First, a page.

“Aside from the internet playing a large part in dating, there have also been speed dating events appearing in major cities, and even a recent dating expo in Shanghai,” observes Sam Reeves, author of .
Such dating activities, although seemingly banal to many, offer a far more personal experience than parental matchmaking.
The trend has been more divergent than expected, with the ratio of males to females at birth rising from 116.9 boys per 100 girls in 2000 to 118.1 boys per 100 girls in 2011, according to China’s 2010 census.
The increasing gender gap has led some to speculate that Chinese women feel a new sense of empowerment when choosing potential partners, and consequently leading them to delay settling down with Chinese men.
“In fact, they are even slightly more likely than their male counterparts to get a higher education.” As only-children, or “singletons” as Fong describes them, Chinese youth feel now more than ever the full weight of their family’s expectations in a filial and family-oriented community.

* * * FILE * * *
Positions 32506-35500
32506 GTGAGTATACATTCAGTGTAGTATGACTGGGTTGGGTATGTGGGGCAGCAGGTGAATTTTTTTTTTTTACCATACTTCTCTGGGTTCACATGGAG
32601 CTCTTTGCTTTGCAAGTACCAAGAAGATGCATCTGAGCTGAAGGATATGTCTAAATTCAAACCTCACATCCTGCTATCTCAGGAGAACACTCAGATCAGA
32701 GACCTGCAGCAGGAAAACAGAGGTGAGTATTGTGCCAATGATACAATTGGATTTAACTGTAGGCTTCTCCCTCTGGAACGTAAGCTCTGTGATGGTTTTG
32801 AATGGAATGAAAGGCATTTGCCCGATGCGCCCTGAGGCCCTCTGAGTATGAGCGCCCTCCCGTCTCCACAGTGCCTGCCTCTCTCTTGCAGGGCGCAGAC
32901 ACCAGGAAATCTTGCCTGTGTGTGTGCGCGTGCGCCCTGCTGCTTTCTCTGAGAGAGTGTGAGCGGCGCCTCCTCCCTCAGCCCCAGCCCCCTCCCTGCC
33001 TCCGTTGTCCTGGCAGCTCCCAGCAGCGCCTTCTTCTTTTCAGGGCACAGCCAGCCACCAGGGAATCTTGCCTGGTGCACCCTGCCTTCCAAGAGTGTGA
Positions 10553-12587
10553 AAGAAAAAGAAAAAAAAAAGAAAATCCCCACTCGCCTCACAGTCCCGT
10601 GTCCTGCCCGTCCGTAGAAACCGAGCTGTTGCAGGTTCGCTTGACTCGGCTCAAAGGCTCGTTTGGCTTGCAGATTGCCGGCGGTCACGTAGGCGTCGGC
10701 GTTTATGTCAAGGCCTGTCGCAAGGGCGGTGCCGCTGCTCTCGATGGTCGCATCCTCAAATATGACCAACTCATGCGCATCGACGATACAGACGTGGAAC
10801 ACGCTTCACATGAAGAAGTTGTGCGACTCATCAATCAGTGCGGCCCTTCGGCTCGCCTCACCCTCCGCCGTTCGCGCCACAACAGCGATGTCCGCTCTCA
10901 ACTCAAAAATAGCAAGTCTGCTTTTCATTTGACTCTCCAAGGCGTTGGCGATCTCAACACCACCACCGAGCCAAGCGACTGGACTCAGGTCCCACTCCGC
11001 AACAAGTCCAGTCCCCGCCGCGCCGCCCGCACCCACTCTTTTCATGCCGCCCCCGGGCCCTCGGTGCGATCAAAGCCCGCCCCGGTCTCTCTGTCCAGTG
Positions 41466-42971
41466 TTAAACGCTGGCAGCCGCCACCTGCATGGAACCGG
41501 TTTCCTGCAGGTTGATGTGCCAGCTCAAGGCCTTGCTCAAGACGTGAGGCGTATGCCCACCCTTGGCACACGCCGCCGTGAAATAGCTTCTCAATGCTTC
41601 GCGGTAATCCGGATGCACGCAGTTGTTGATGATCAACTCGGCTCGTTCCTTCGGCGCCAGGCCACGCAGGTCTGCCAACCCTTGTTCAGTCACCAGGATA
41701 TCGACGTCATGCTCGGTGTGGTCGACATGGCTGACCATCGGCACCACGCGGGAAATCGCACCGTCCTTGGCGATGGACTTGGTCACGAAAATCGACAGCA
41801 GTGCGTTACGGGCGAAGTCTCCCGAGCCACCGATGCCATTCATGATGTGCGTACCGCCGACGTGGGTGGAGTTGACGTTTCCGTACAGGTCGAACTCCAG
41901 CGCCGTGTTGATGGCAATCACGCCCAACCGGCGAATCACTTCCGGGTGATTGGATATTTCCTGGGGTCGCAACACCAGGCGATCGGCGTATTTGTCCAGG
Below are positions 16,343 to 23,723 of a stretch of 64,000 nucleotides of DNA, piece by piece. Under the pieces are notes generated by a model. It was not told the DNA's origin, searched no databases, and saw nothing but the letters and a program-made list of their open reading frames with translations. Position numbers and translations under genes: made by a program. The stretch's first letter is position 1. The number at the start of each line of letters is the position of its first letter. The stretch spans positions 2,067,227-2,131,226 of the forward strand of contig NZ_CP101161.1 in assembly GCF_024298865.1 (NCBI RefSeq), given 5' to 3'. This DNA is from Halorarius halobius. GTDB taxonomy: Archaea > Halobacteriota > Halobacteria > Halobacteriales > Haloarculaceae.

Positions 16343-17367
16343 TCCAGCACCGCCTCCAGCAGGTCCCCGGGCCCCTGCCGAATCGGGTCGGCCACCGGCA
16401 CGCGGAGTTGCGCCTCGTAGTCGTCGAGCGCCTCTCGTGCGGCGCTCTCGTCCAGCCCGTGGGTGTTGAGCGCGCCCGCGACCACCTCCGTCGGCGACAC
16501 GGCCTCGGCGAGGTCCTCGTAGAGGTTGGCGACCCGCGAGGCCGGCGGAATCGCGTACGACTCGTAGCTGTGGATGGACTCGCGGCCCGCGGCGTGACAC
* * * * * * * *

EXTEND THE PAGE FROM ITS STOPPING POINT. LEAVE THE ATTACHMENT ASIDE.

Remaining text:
“These single children are their parent’s only hope financially and emotionally so the children experience a sense of shame if they fail,” Fong explains.
Interracial dating, while not without a certain stigma in Chinese society, is on the rise.